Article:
Dick’s Picks: Not some super obscure artist this week but a weird release that’s for sure! A 10″ vinyl white label with hand-written labels from blues legend Big Bill Broonzy…..
Big Bill Who?
Lee Conley Bradley a.k.a Big Bill Broonzy (1983-1958) was a prolific American blues singer, songwriter and guitarist. Over the course of his career his music morphed between several distinct blues styles; from the early country/rural blues in the 1920s, throughout the ‘30s and ‘40s he was a pioneer of the new electric blues popular with urban Chicago audiences, by the ‘50s he was back playing a more folk/acoustic blues which had become something of a cause celebre among the hipper white audiences of the time.
Broonzy as an acoustic guitar player inspired a whole host of other artists including Muddy Waters, Memphis Slim, Ray Davies, John Renbourn, Rory Gallagher, the list goes on…..
What’s the 10″ vinyl all about?
Well we think it may have a slightly shady past in that it is rumoured to have been pressed by a specialist music shop in Plymouth in the mid-’50s – so, a bootleg? In a sense yes, but cast your mind back to mid-’50s Britain (no I’m not old enough either but use your imagination), those rainy, post-war streets had yet to be rattled by rock ‘n’ roll and a quick glance at some of the big hitters in the pop parade of 1955 throws up (quite literally) some decidedly MOR fuddy-duddy’s – Perez Prado, Ruby Murray, Rosemary Clooney and Jimmy Young anyone? So you can see why people might go to more (ahem) extreme lengths to get to hear a bit of authentic American rural/country blues from one of pioneers of the genre….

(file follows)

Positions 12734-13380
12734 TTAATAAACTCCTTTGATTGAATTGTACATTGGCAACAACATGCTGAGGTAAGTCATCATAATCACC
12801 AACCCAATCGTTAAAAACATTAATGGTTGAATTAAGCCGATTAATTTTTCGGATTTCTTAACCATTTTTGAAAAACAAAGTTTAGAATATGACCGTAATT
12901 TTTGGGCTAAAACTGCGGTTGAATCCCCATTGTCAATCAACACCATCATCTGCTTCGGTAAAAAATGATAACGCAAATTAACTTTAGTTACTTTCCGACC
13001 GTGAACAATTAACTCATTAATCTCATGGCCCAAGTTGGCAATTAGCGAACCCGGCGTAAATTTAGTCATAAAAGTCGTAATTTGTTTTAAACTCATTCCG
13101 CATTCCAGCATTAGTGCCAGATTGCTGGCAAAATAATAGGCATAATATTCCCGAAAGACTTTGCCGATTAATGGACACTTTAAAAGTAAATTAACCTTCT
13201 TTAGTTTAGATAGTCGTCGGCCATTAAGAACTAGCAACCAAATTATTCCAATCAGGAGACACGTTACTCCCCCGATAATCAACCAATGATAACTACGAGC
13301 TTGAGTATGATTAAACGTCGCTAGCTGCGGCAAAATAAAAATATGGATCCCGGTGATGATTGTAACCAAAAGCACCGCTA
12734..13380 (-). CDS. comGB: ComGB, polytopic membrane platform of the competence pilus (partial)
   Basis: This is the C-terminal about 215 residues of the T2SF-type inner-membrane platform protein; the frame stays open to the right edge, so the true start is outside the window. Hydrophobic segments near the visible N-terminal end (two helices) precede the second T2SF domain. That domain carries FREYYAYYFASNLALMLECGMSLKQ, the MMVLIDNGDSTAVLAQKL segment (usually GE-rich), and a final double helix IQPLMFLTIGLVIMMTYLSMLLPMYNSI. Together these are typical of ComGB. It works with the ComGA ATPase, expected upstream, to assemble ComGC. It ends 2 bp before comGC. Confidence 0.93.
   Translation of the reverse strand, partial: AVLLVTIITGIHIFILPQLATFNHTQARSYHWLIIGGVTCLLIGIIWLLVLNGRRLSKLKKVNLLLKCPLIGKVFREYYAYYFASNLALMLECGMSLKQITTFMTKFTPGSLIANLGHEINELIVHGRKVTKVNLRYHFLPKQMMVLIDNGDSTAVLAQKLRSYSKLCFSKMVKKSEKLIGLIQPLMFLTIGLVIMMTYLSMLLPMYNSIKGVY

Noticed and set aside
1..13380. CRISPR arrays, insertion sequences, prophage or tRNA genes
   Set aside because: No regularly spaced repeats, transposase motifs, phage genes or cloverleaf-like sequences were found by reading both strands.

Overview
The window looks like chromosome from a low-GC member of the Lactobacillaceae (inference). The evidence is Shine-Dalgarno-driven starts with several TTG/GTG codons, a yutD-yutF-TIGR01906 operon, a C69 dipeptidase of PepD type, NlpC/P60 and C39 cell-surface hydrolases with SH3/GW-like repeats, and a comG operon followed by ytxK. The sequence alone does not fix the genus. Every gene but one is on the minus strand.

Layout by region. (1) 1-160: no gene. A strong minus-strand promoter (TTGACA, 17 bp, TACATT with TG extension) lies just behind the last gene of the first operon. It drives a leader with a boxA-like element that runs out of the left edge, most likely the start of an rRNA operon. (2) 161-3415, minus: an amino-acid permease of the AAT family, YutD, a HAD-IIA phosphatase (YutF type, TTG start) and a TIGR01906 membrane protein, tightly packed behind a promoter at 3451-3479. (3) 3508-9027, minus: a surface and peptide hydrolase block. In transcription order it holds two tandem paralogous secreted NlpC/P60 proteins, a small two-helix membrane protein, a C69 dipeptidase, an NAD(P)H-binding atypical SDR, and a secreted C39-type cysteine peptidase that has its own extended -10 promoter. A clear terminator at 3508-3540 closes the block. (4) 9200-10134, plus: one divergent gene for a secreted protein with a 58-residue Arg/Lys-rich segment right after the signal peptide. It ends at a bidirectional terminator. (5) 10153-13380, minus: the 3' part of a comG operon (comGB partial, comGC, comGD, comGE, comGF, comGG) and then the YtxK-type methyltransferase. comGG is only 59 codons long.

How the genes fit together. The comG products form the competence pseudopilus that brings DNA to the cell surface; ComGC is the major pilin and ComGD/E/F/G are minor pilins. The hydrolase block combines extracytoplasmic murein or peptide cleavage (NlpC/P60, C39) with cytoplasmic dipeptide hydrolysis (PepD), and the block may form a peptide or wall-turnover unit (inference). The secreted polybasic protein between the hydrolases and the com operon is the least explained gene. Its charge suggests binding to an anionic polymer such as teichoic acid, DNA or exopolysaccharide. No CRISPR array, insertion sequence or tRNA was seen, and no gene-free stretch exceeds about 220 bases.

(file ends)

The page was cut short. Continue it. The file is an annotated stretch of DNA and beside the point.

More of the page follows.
What’s it like?
It’s 10 tracks of classic acoustic rural blues, originally recorded in 1937, the first track ‘These Ants Keep Biting Me’ features some fine guitar picking as our man Bill warns of the dangers of biting ants….hang on a minute I think he may be referring to a different type of ‘ant’!
The song ‘Matchbox Blues’ is worth a mention too, although usually associated with Blind Lemon Jefferson the cut-throat nature of earning a living playing the blues during this era meant that many artists quickly adapted it for their own ends; Broonzy’s version was up against versions by Ma Rainey, Pine Top Smith, Robert Pete Williams to name but three. However, the song would prove popular with white audiences and, after several more slight adjustments, Carl Perkin’s 1957 version on Sun Records, not only gave it a new rockabilly twist, but it also meant that four young lads from Liverpool got to hear it! Now if only they’d visited a blues/folk specialist on the south coast in 1955 and bagged themselves a curious 10″ with hand written white labels…….